My Musing ~ Musseled Out by Barbara Ross

Musseled OutMusseled Out by Barbara Ross is the third book in the “Maine Clambake” mystery series. Publisher: Kensington, April 2015

The busy summer tourist season is winding down in Busman’s Harbor, Maine, but Julia Snowden senses trouble simmering for the Snowden Family Clambake Company. Shifty David Thwing–the “Mussel King” of upscale seafood restaurants–is sniffing around town for a new location. But serving iffy clams turns out to be the least of his troubles.

When Thwing is found sleeping with the fishes beneath a local lobsterman’s boat, the police quickly finger Julia’s brother-in-law Sonny as the one who cooked up the crime. Sure, everyone knows Sonny despised the Mussel King. . .but Julia believes he’s innocent. Proving it won’t be easy, though. It seems there’s a lot more than murder on the menu, and Julia needs to act fast.

I love this book. Julia is on the case when her brother-in-law is implicated in a murder and in the pursuit of justice, Julia learns more about her family, her friends and herself.

I love how the author uses the narrative to let me visually see the town and the people of Busman’s Harbor from Gus’ restaurant, from Morrow Island, the multi-use police building, the fresh salty air and just walking the streets in the small town. I so want to visit this coastal town. The author did a great job in serving up multiple mysteries that grabbed my attention and kept it going until the last page was turned. This fast-paced drama had me caught up in all the action and it was fun watching it all come together, especially with that surprising twist that I did not see coming. Boasting an eclectic cast of characters, good conversation and a small town feel, this is my favorite book in the series. I really like the direction this story is taking and I’m looking forward to more exciting new adventures with Julia and her friends in this delightfully charming series.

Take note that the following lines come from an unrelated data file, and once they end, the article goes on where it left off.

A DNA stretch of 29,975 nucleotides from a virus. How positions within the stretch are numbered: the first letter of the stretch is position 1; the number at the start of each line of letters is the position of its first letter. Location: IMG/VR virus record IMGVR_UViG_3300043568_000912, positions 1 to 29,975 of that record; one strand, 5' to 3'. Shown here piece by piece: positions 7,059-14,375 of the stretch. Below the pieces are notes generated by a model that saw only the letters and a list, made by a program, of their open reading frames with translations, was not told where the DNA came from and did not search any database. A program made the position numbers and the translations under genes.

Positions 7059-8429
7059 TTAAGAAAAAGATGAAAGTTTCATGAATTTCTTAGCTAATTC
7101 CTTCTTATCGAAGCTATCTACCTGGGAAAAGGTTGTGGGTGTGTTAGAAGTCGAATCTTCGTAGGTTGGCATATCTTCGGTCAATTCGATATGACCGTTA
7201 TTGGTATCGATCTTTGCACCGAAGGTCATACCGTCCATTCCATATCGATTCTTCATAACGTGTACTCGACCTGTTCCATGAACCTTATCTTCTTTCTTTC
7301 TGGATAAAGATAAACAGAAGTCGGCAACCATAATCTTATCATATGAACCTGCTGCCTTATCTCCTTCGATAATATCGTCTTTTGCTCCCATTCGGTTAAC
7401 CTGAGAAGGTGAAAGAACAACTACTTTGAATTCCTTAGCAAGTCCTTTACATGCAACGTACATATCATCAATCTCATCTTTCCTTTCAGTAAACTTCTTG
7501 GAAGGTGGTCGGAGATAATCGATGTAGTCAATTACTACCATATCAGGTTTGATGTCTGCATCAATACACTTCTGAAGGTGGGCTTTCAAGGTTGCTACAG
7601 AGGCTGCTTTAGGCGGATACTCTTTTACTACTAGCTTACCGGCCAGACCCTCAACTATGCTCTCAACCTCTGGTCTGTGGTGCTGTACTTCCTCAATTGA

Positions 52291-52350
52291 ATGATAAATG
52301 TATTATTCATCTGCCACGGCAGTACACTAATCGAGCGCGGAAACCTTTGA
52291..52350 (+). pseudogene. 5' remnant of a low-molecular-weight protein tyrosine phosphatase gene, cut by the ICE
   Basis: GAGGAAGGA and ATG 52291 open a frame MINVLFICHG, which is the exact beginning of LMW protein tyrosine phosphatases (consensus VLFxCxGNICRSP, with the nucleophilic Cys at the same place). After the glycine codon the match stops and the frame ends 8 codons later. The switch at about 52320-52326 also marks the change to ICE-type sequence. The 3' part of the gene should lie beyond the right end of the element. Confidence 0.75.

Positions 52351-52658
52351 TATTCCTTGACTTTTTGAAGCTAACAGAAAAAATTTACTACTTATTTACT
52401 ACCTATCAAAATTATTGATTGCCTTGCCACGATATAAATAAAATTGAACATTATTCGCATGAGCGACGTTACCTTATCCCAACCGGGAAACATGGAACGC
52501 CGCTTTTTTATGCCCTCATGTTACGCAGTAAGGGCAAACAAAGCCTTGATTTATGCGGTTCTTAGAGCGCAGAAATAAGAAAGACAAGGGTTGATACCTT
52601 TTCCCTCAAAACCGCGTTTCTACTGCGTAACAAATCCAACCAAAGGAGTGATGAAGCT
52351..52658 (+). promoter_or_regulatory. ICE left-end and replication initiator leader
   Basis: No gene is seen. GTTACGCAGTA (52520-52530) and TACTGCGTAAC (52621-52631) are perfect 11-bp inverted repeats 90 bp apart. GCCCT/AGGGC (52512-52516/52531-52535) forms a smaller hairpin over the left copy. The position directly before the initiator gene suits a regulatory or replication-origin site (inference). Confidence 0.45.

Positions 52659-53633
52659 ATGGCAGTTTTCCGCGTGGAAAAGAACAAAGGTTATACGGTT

Thank you, Barbara, for the appearance of my name in the acknowledgment section.

My Musing ~ Manhattan in Miniature by Margaret Grace

Manhattan in MiniatureManhattan in Miniature by Margaret Grace is the 8th book in the “Miniature” mystery series. Publisher: Perseverance Press, April 2015

Perhaps Manhattan, like Christmas, is best seen through the eyes of a child. Gerry Porter provides both magical experiences for granddaughter Maddie when a SuperKrafts manager takes them to New York City for a huge crafts fair. They get to work on both making miniatures and solving crimes, the detecting duo’s favorite pastimes. All this, plus Rockefeller Center and Radio City, too! But a crafty murderer wants to make sure they don’t make it safely home again to California.

I loved it. It was fun watching Maddie take in Manhattan with her grandma and Bebe by her side giving her the experience of a lifetime. I love how they both became involved in two mysteries and with keen observations were able to help in solving the crimes. The author did a great job in the telling of this story, placing me right in the middle of all the non-stop action. There were one tense moment when I was feeling the emotions that Gerry was feeling in trying to reach Maddie, but it all worked out well in the end. This is by far, my favorite book in this delightfully entertaining series. I can’t wait to see what awaits Gerry, Maddie and friends in their next miniature adventures.

My Musing ~ The Return of the Fallen Angels Book Club by R. Franklin James

The Return of the Fallen Book ClubThe Return of the Fallen Angels Book Club by R. Franklin James is the third book in the “Hollis Morgan” mystery series. Publisher: Camel Press, May 2015